To understand why Citizen Kane has for so long been referred to as the “greatest film of all time,” simply watch any film made before it. Glib though that often-made prescription may sound, it gets at a truth about Orson Welles’ tale of the rise and fall of an American media magnate, his first and by far his most highly regarded picture, now just days from the eightieth anniversary of its premiere. “Its impact on cinema was so profound, and its techniques became so ubiquitous, that its once-radical ideas now seem commonplace,” says the narrator of the Youtube series One Hundred Years of Cinema, whose episode on the year 1941 could hardly have focused on any other movie.
Among Citizen Kane’s most visible innovations is cinematographer Gregg Toland’s use of deep focus, which allows Welles and his collaborators to make constant narrative use of every visual detail. This encourages the audience to “read the whole frame at once, much in the same way that one would read a painting, each layer adding an element to the story.”
More subtly, “what separated Citizen Kane from the kind of films that preceded it was the overall ambivalence of its tone. It’s a film about one of the wealthiest, most successful men in the world, and yet permeating the entire film is the gloom of failure.” The legacy of these and other daring artistic choices manifest in the work of subsequent generations of directors, including such names cited in the brief Fandor video essay above as Quentin Tarantino, Martin Scorsese, Wes Anderson, and Steven Spielberg.
“The creators of Citizen Kane had the freedom to play and innovate,” says Michael Aranda in the episode of Crash Course Film Criticism above. “Many of their technical experiments changed the way film was being used as a storytelling medium — which, arguably, could be another way to define ‘greatness.’ ” Welles himself put it differently: “There is a great gift that ignorance has to bring to anything. That was the gift I brought to Kane, ignorance.” Of course, he had the good excuse of being 25 years old, although already more than established on the stage and the radio. When Hollywood came calling, he brought his creatively spirited Mercury Theatre Players within to make use of the relatively vast production resources available at RKO Pictures. One of Welles’ collaborators in particular has recently been back in the public eye: Herman J. Mankiewicz, who’d previously written scripts for Welles’ Campbell Playhouse series on CBS Radio.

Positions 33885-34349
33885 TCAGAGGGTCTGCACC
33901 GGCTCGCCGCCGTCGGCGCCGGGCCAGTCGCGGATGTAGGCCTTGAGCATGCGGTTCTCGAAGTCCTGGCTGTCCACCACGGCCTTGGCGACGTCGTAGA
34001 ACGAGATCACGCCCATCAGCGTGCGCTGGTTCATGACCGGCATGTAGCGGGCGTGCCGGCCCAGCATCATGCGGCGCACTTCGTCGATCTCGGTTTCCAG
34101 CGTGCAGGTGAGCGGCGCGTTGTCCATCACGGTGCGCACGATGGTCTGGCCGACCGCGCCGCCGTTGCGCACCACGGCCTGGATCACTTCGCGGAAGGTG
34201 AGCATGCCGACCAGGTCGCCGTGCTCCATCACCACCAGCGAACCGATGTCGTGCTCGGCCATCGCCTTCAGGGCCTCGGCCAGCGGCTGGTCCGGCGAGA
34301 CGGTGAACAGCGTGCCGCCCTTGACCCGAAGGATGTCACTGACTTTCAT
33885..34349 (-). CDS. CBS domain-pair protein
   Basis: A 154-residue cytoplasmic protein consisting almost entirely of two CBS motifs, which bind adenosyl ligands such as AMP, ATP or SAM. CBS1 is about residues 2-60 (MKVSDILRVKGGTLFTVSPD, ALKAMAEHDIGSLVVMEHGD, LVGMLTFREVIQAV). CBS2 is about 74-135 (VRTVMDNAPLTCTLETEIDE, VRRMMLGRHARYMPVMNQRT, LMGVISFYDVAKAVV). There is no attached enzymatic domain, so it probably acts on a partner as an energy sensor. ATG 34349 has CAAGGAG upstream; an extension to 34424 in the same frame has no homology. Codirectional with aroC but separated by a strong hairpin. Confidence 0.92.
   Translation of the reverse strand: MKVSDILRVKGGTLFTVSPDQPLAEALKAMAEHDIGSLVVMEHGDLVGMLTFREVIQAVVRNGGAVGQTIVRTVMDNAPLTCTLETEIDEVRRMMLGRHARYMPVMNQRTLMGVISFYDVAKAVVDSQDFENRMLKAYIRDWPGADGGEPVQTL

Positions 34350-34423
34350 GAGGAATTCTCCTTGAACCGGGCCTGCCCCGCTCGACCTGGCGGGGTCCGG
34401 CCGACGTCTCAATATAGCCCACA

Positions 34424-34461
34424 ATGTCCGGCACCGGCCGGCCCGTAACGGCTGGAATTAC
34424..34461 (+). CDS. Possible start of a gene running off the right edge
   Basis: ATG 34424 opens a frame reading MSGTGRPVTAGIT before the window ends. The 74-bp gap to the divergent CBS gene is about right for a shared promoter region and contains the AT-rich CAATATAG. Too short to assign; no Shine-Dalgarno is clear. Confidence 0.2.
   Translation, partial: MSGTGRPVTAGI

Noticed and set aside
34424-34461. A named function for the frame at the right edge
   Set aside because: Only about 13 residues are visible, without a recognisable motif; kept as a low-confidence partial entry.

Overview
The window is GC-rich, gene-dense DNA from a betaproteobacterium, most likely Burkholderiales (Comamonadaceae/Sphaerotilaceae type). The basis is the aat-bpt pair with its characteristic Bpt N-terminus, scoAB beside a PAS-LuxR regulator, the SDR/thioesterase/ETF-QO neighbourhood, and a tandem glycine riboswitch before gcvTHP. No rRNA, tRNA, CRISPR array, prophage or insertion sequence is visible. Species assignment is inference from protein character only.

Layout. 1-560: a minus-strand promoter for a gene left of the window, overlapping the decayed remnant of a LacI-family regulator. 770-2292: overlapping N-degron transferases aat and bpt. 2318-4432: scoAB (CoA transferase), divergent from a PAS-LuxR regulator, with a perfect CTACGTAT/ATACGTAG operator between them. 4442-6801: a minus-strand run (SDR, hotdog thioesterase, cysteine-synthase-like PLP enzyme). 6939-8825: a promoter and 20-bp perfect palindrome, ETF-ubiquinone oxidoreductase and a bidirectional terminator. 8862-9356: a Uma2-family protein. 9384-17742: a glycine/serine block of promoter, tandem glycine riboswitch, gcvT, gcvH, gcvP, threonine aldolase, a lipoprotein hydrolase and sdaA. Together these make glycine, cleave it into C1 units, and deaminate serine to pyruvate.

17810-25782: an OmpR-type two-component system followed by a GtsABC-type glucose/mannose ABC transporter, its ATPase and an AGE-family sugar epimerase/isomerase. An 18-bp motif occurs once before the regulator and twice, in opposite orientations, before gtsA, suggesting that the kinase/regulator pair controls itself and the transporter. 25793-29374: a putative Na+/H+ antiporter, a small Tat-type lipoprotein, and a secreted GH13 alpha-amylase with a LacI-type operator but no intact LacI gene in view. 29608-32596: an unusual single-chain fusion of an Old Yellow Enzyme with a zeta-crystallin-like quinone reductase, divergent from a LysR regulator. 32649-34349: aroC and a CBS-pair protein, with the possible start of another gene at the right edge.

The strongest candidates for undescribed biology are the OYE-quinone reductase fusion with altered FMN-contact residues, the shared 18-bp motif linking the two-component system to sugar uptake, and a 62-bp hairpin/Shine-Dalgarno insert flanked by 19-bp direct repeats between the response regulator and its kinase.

David Fincher’s biographical drama Mank, which won a couple of Academy Awards last weekend, tells the story of the troubled screenwriter’s involvement with Citizen Kane. Originally written by Fincher’s father, Mank drew its first inspiration from “Raising Kane,” a 1971 essay by New Yorker film critic Pauline Kael that famously depicted Mankiewicz, not Welles, as Citizen Kane’s primary author. Subsequent scholarship, as explained in the Royal Ocean Film Society video above, has revealed that Kael was laboring under a misapprehension (if not a grudge). But the fact remains that all the participants in Citizen Kane did their bit to greatly advance the medium of cinema, and for the young Welles the picture became proof of his artistic maturity: a masterpiece, in the original sense.
Based in Seoul, Colin Marshall writes and broadcasts on cities, language, and culture. His projects include the Substack newsletter Books on Cities, the book The Stateless City: a Walk through 21st-Century Los Angeles and the video series The City in Cinema. Follow him on Twitter at @colinmarshall or on Facebook.